Crime in American cities has fallen significantly over the past two decades. Patrick Sharkey, the chair of NYU’s sociology department and the scientific director of Crime Lab New York, examines the factors that contributed to that decline. He spoke with Small Forces about his new book, Uneasy Peace, the fall in the crime rate, and how community organizations contributed to that fall. Listen to the whole conversation and read excerpts below.
From the study you did, Community and the Crime Decline, the statistic was “Every 10 additional organizations focusing on crime and community life in a city with 100,000 residents leads to a 9% reduction in the murder rate, a 6% reduction ins the violent crime rate, and a 4% reduction in the property crime rate,” which feels significant.
It’s a strong impact. It means these organizations did not account for the full drop in violence, it wasn’t just the emergence of these organizations that mattered, but it’s a big part of the story and that’s our best way to package the results so that people can have a sense for what they mean, but essentially if you try and think about it in a small city with 100,000 every nonprofit that forms specifically to build a stronger neighborhood, to confront violence, you can expect that that organization, on average, will reduce violence by about 1%. That’s not a mind- blowing number. It doesn’t mean that you have 1 organization and the whole city changes, but when you have a proliferation of these organizations, when they expand on a large scale, when they start to emerge in different neighborhoods that have never had that institutional base, that’s how neighborhoods are stabilized and that’s how cities start to confront violence crime.
What mechanisms lead nonprofits to success in reducing crime?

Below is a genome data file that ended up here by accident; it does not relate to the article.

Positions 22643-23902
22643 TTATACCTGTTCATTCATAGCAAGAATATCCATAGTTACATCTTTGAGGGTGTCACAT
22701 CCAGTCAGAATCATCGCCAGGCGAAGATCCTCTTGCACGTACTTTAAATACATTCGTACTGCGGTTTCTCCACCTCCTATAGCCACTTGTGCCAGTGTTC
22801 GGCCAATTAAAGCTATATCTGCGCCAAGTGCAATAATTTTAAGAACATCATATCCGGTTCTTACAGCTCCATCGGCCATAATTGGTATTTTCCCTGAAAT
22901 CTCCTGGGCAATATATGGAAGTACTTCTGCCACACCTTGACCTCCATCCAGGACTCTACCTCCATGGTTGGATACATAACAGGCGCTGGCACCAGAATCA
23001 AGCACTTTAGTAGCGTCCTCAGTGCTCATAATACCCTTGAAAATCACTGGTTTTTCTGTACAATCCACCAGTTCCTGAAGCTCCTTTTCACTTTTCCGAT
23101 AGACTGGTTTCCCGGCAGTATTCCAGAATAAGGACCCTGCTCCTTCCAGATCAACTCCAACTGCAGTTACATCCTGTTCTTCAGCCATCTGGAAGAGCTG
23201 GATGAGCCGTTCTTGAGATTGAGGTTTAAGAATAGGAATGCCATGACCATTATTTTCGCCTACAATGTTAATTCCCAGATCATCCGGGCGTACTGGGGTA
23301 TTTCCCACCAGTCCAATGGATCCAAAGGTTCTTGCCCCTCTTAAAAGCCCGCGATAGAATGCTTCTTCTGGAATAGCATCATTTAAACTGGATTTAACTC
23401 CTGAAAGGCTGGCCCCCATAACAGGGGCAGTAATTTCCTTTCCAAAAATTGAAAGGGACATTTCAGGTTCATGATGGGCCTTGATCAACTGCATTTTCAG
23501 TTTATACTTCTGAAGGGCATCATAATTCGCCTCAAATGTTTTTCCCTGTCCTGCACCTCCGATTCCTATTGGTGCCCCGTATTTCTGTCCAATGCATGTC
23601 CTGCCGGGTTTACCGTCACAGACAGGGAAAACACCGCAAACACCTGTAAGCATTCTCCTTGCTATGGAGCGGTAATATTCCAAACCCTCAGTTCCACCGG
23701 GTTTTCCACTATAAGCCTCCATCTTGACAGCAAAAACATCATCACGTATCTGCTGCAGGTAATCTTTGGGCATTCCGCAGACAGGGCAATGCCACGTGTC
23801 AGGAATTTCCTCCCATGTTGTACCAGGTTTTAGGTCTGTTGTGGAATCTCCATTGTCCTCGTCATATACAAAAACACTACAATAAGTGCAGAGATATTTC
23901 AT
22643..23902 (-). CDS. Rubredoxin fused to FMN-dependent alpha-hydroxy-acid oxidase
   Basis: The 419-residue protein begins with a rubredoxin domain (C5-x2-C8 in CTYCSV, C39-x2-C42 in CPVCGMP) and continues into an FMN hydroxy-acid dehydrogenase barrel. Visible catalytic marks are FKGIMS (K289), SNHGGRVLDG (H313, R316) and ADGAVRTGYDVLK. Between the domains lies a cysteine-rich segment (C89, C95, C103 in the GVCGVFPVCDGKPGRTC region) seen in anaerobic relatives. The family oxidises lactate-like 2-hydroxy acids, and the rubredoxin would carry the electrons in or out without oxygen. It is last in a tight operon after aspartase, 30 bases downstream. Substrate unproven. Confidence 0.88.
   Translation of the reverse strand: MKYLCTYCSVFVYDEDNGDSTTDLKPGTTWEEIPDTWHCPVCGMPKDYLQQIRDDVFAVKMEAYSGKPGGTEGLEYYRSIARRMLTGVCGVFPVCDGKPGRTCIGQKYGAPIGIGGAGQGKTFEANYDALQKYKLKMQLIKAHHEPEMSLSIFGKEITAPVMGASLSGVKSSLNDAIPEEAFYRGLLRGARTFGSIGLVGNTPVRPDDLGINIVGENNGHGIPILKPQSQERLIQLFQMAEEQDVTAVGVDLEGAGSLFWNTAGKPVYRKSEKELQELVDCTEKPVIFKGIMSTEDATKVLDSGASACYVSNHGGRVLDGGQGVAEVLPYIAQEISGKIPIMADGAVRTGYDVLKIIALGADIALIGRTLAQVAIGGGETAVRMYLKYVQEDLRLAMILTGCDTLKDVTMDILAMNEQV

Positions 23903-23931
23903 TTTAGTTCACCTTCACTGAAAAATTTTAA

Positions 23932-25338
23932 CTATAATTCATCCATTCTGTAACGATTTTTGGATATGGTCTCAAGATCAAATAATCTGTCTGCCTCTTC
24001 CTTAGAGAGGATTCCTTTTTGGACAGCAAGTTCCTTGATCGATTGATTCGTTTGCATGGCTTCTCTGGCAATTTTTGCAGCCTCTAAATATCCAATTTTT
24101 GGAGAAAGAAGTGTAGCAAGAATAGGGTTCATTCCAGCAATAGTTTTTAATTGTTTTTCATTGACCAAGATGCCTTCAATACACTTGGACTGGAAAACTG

There are several types of mechanisms. One is that many nonprofits confront violence directly. They specifically worked to take back city streets. Cure Violence is an example. It’s programs are specifically trying to intervene within a network of violent incidents or individuals who are heavily engaged with violence and interrupt that network. Then there’s a broader set of functions. They connect people to each other. One of the things we know from a long tradition of research in urban sociology is when residents are connected together, when there’s a tight network that links representatives of the state – meaning police officers, city government representatives, department of sanitation, the city council member, members of local law enforcement – when they are linked up with members of social service agencies, members of a nonprofit sector, leaders of core institutions like religious congregations, when they are all linked up with residents, that is a recipe for building a strong neighborhood and controlling violence. So what these organizations do is they link people together. They not only provide direct services to people but they look out over the community, they link people together, and they create this tight network that has been shown over and over to build strong neighborhoods and reduce violence. The interesting thing is this idea is really well developed in urban sociology and has strong evidence behind it, but it just hasn’t been brought into discussions about why violence fell, and that’s why I started on that line of work because I wanted to see whether this proliferation of nonprofit organizations played a role, and so we generated as rigorous evidence as we could, and we put that evidence to the test and did as much as we could to make sure that it was conclusive and the evidence is really strong. The emergence of the nonprofit sector in the 1990s played a very strong causal role in contributing to the crime drop.